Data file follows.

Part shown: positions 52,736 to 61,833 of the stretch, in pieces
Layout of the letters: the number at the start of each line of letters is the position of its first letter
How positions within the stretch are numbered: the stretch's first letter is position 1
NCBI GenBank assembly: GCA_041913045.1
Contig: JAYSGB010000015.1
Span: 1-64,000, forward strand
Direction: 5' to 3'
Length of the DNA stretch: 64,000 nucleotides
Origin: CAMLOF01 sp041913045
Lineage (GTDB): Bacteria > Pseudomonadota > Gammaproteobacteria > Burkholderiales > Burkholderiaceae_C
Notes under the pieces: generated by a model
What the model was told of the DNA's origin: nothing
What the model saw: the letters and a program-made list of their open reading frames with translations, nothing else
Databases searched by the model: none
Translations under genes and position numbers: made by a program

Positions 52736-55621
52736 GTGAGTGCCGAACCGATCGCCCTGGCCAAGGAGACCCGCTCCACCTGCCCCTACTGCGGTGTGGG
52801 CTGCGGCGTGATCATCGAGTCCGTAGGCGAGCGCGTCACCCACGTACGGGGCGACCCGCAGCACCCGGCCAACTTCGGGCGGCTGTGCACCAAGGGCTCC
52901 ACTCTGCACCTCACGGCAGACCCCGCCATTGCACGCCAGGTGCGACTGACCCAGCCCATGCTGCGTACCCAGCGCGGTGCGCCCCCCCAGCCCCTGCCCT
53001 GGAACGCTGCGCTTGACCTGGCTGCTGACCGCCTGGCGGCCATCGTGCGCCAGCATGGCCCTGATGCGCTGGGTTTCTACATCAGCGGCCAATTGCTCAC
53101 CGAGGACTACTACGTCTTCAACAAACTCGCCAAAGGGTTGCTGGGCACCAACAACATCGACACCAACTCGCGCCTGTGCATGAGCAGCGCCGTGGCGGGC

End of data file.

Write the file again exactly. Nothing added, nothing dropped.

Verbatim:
Part shown: positions 52,736 to 61,833 of the stretch, in pieces
Layout of the letters: the number at the start of each line of letters is the position of its first letter
How positions within the stretch are numbered: the stretch's first letter is position 1
NCBI GenBank assembly: GCA_041913045.1
Contig: JAYSGB010000015.1
Span: 1-64,000, forward strand
Direction: 5' to 3'
Length of the DNA stretch: 64,000 nucleotides
Origin: CAMLOF01 sp041913045
Lineage (GTDB): Bacteria > Pseudomonadota > Gammaproteobacteria > Burkholderiales > Burkholderiaceae_C
Notes under the pieces: generated by a model
What the model was told of the DNA's origin: nothing
What the model saw: the letters and a program-made list of their open reading frames with translations, nothing else
Databases searched by the model: none
Translations under genes and position numbers: made by a program

Positions 52736-55621
52736 GTGAGTGCCGAACCGATCGCCCTGGCCAAGGAGACCCGCTCCACCTGCCCCTACTGCGGTGTGGG
52801 CTGCGGCGTGATCATCGAGTCCGTAGGCGAGCGCGTCACCCACGTACGGGGCGACCCGCAGCACCCGGCCAACTTCGGGCGGCTGTGCACCAAGGGCTCC
52901 ACTCTGCACCTCACGGCAGACCCCGCCATTGCACGCCAGGTGCGACTGACCCAGCCCATGCTGCGTACCCAGCGCGGTGCGCCCCCCCAGCCCCTGCCCT
53001 GGAACGCTGCGCTTGACCTGGCTGCTGACCGCCTGGCGGCCATCGTGCGCCAGCATGGCCCTGATGCGCTGGGTTTCTACATCAGCGGCCAATTGCTCAC
53101 CGAGGACTACTACGTCTTCAACAAACTCGCCAAAGGGTTGCTGGGCACCAACAACATCGACACCAACTCGCGCCTGTGCATGAGCAGCGCCGTGGCGGGC